Science diplomacy: a timely idea or a fashionable myth?

royal-soc-New-frontiers-in-science-diplomacy_DDblog_2At the height of the Cold War, the scientific community became an important channel of communication between East and West on issues such as nuclear weapons control. The idea was simple. The internationalism — and apparent political neutrality — of science provided a useful cover for messages to be passed between leaders of both sides that would have been impossible to convey by more conventional means.

Does science have a similar role in helping to meet the political challenges of today? The new US administration of President Barack Obama thinks it does. Enhanced scientific relations lie at the heart of its strategy of using “soft power” to rebuild political bridges with countries across the world, particularly in the Middle East.

How far this commitment is shared by other countries will be debated over the next two days at a meeting in London jointly organised by the Royal Society and American Association for the Advancement of Science. Under the title “New Frontiers in Science Diplomacy“, the meeting is bringing together eminent speakers from across the developed and developing world to look in detail at the role of science in foreign policy.

Of course, there is much more to the issue than merely repolishing a tarnished international image (understandably the top US priority, following two successful terms of an isolationist administration which seemed to care little about this image). Other countries care more, for example, about ways in which science can help build a global consensus about the need to tackle problems such as climate change.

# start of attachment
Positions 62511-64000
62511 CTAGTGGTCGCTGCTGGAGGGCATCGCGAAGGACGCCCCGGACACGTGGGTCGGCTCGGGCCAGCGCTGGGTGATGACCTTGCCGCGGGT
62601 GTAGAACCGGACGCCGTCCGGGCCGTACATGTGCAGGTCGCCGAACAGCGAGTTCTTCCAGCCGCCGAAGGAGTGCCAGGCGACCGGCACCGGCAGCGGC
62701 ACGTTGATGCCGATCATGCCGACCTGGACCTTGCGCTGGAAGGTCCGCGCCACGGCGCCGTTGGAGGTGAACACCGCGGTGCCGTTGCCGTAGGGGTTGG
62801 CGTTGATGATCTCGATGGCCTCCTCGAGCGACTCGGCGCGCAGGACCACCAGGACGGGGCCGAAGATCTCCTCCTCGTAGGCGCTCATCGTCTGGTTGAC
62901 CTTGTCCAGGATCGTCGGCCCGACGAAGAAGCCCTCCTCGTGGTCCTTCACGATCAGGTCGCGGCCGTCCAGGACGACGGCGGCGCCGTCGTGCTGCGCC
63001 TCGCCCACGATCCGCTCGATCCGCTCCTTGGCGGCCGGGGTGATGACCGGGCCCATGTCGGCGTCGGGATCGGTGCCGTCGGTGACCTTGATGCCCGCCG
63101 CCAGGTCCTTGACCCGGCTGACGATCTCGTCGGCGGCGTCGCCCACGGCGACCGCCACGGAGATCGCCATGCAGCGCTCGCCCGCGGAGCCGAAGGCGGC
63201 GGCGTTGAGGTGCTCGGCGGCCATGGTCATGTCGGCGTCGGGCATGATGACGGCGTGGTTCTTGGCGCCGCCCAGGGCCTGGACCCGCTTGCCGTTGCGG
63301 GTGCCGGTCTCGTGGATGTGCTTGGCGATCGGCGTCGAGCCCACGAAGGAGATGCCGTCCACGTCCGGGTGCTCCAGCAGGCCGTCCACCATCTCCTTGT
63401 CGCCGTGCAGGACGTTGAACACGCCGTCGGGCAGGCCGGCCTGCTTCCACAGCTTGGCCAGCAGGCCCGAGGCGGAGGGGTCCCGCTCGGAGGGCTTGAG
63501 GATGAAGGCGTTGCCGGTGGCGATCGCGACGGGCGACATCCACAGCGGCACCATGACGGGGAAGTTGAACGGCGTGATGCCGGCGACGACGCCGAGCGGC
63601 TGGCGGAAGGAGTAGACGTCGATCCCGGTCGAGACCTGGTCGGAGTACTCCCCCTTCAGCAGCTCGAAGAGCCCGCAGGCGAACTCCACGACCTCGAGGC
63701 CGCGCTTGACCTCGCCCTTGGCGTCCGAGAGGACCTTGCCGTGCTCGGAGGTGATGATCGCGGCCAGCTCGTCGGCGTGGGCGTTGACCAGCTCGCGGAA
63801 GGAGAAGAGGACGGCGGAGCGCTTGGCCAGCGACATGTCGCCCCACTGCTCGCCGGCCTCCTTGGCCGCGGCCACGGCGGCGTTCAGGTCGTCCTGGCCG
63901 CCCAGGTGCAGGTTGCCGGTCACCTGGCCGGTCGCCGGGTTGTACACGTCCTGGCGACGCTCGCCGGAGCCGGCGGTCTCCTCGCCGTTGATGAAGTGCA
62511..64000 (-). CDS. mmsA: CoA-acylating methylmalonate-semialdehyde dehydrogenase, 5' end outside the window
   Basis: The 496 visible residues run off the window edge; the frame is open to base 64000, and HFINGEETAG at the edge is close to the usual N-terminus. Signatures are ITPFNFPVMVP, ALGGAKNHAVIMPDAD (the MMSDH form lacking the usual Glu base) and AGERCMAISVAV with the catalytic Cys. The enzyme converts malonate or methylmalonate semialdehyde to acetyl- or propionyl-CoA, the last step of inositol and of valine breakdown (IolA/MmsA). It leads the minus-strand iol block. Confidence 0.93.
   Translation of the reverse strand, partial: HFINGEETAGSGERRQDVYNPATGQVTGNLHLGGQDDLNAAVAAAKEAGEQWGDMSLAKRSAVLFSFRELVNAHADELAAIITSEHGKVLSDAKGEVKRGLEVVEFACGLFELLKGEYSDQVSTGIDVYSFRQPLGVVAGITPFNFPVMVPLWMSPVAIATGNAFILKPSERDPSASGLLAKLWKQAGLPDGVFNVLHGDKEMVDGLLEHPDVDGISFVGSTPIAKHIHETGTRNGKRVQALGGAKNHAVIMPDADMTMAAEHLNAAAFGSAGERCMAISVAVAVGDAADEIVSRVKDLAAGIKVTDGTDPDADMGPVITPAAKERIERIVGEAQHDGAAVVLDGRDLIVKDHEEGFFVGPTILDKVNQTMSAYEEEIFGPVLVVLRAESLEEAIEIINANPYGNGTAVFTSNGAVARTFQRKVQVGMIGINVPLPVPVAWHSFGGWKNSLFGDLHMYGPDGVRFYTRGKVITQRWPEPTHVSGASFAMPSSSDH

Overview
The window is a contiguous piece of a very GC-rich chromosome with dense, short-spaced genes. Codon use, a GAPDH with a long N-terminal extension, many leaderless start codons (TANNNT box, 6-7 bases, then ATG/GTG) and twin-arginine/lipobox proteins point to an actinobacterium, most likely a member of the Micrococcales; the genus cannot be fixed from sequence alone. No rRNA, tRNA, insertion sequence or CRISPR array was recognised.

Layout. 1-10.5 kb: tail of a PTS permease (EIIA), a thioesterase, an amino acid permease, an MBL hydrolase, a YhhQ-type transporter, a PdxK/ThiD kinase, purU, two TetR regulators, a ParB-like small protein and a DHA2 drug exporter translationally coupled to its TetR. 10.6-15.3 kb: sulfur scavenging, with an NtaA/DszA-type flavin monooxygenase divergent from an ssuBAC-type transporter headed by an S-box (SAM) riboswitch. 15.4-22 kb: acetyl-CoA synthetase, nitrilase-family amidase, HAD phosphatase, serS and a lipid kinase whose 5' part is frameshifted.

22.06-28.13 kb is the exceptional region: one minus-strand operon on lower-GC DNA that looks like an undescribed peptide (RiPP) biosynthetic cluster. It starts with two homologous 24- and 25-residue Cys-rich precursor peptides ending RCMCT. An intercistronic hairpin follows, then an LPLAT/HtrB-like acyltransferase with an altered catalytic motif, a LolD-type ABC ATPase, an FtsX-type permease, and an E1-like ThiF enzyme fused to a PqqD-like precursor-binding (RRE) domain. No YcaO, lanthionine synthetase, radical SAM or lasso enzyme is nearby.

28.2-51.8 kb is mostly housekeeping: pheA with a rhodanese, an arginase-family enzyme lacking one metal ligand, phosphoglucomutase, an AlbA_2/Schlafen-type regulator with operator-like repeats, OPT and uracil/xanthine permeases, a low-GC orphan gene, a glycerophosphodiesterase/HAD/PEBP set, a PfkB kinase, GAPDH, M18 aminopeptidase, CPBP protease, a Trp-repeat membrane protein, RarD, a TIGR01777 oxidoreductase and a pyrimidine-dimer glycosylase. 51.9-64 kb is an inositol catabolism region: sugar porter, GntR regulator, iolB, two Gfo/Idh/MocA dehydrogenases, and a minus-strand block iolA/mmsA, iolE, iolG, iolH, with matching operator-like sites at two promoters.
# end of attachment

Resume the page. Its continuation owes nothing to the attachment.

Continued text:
And lurking in the background is the fact even soft power is still power. If the key purpose of a country’s foreign policy is to extend its influence over the policy of others, there is certainly a debate to be had over the extent to which science should tie itself to this strategy (even accepting the clear economic self-interest in doing so).

The issue is particular acute when it comes to offering science as a form of aid to the developing world. Countries in former European colonies in particular remain highly suspicious of political leverage arriving in their aid packages – even those designed to boost their scientific capacities.

So there will be plenty to talk about over the next two days. Watch this space for more details.

David Dickson, SciDev.Net

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